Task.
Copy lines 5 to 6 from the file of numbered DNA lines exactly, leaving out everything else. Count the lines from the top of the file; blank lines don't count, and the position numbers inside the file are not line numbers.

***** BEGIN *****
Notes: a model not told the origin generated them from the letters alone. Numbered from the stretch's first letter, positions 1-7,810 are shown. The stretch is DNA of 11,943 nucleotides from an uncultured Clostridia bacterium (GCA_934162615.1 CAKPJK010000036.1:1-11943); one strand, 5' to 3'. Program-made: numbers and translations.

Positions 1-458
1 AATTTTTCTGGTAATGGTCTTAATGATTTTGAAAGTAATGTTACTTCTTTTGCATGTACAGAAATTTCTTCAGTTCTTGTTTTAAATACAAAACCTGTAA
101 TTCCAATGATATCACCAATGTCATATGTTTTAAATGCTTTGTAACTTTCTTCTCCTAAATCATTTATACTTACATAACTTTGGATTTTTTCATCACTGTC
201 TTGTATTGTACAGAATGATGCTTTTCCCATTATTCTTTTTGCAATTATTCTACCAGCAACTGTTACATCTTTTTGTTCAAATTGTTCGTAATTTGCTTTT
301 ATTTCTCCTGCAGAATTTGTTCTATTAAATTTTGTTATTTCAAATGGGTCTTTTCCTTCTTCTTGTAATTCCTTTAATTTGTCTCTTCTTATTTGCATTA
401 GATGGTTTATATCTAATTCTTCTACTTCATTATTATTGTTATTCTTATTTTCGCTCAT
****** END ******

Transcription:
201 TTGTATTGTACAGAATGATGCTTTTCCCATTATTCTTTTTGCAATTATTCTACCAGCAACTGTTACATCTTTTTGTTCAAATTGTTCGTAATTTGCTTTT
301 ATTTCTCCTGCAGAATTTGTTCTATTAAATTTTGTTATTTCAAATGGGTCTTTTCCTTCTTCTTGTAATTCCTTTAATTTGTCTCTTCTTATTTGCATTA